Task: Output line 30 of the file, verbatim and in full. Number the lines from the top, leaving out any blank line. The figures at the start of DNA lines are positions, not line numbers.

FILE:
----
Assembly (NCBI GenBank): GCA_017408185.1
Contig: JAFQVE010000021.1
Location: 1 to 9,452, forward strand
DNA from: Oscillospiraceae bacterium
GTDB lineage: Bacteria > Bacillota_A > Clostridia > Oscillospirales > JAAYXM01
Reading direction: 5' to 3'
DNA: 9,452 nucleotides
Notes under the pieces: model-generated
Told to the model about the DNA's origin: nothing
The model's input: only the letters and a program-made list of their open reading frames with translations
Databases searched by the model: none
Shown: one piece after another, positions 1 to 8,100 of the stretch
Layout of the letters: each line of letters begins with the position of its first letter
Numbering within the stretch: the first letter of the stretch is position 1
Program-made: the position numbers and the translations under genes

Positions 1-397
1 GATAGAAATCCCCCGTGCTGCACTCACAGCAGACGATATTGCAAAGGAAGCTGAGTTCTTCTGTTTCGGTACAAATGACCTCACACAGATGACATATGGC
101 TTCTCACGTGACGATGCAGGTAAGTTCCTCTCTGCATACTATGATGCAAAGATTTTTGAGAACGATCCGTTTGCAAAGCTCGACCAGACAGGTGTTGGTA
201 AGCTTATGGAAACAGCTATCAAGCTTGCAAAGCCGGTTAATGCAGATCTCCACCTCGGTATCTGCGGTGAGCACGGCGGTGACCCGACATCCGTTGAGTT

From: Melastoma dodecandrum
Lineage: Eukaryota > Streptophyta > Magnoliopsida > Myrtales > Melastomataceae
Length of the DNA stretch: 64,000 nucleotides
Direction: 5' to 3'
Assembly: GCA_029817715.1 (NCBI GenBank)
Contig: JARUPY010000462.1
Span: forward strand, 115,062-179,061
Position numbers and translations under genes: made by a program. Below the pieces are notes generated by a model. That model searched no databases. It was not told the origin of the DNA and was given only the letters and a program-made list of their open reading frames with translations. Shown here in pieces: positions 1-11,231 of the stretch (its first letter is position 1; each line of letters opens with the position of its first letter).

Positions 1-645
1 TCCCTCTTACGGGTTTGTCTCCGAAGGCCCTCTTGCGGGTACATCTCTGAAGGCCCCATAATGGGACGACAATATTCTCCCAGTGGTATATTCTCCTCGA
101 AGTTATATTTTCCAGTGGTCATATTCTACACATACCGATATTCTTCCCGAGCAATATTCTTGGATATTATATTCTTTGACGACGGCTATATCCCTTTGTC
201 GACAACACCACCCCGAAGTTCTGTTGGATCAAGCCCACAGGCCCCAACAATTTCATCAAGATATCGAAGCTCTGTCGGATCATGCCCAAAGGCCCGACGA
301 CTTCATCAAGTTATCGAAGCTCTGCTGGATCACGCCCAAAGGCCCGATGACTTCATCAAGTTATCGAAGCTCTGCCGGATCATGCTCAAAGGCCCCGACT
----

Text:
101 AGTTATATTTTCCAGTGGTCATATTCTACACATACCGATATTCTTCCCGAGCAATATTCTTGGATATTATATTCTTTGACGACGGCTATATCCCTTTGTC